I passed through New Haven mid-day yesterday after a quick pre-trial in New London in a child sex case. My hope was to poke my head in on the trial of State v. Hayes to see whether the atmosphere in the room was as surreal as press accounts suggested.
It was just after noon, and there were television trucks lining the street in front of the courthouse. As I crossed the street to enter the building, I noticed more food vendors than usual. It seems everyone wants a piece of the action.
"Joe," I will call him, had his hot dog cart almost on the steps leading into 121 Elm Street. I had never seen his cart so close. He must have been violating some municipal ordinance or other.
"How's business?," I asked.
"It was fantastic two days ago," he beamed. "But the wind really blew yesterday," he complained. "Business was off." But he looked hopeful, even determined, to sell as many hot dogs as he could to those assembled for the greatest show in Connecticut this week, the show trial of Steven Hayes.
The ground floor of the courthouse was more quiet that I expected.
"Not the crush I expected," I told a weary marshal as I pranced through the metal detector.
"Oh, oh," he said. "Just wait until the lunch break. It's a mob scene."
On the elevator ride up I asked a courthouse regular what was new. He's a lawyer with many years at the bar.
"This place is a freak show," he said. "A complete waste of time. The state should take the guilty plea and knock off the charade."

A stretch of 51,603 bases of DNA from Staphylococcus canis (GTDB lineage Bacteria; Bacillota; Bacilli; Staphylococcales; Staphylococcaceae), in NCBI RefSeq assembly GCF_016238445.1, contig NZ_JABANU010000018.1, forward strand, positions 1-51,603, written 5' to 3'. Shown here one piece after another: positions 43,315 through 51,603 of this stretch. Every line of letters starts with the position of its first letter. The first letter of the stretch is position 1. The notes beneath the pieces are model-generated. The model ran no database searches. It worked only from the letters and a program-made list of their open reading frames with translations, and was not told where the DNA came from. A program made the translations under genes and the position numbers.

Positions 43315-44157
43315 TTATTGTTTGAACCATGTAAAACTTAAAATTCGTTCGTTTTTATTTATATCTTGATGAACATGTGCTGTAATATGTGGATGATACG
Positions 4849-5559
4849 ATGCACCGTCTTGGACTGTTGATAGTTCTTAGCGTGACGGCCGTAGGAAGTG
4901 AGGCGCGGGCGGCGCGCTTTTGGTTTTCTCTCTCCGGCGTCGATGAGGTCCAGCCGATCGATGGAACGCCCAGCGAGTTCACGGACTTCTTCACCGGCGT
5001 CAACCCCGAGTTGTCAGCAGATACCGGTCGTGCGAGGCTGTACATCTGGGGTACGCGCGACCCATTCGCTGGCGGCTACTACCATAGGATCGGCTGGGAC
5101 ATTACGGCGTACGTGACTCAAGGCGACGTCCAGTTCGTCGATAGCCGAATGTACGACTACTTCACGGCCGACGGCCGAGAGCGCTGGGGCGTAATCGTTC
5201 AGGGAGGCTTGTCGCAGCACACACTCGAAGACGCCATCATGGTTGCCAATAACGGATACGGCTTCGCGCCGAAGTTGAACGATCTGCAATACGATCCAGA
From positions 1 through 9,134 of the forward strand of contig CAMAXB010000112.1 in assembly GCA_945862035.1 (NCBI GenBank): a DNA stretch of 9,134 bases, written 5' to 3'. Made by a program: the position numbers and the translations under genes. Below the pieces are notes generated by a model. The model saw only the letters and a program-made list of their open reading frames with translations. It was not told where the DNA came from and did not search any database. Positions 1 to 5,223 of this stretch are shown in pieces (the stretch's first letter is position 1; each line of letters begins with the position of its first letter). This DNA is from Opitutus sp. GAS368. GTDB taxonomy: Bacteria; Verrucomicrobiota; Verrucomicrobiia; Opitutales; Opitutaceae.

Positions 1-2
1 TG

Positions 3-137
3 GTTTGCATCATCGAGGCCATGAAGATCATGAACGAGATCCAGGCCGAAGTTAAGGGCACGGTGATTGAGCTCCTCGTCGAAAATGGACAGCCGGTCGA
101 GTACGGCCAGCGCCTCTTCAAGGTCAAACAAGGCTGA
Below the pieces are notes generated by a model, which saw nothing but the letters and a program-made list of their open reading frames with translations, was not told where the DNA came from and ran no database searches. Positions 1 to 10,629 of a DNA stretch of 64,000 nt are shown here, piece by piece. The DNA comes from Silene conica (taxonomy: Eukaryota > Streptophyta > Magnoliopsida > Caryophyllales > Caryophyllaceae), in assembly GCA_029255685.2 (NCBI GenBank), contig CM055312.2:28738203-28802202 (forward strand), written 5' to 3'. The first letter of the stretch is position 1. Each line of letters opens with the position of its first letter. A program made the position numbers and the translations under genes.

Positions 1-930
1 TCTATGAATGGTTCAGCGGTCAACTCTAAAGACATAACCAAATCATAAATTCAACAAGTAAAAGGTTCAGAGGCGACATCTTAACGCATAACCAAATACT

Folks milled around the sixth floor of the court. A guard stood behind a separate metal detector at the entrance to the courtroom. There were no seats. There was a line.
"I'm from CBS in New York," a beefy man intoned. "Can I swap one of the CBS seats with a colleague?'
The answer was no. Once in you stay in. No valet service or seat swapping permitted. I wasn't going to wait on line to watch a case that had already driven one juror away in distracted despair.
That afternoon I spoke to a member of the very office prosecuting Hayes. This soul, whose identity I shall protect, seemed wearied by the charade as well. "We've got sixteen other murder cases to try here," he/she said. The Hayes case was creating a log jam. I could hear weariness in the voice of a person who'd seen too much sorrow. When I said the courthouse really didn't need a show trial and suggested that if the Petit family really wanted public validation of its sorrow it could sue civilly, as had Ron Goldman in the O.J. Simpson case, my colleague registered a silent assent.
Next week jurors reassemble for more evidence and more psychodrama. But there's little justice to be had in the courtroom. Trying to kill a man who wants to plead guilty but is compelled as a matter of law to fight the charges is a farce. Almost as absurd an act as trying to convince 12 jurors that if they kill a killer the world will somehow be a better place for the survivors.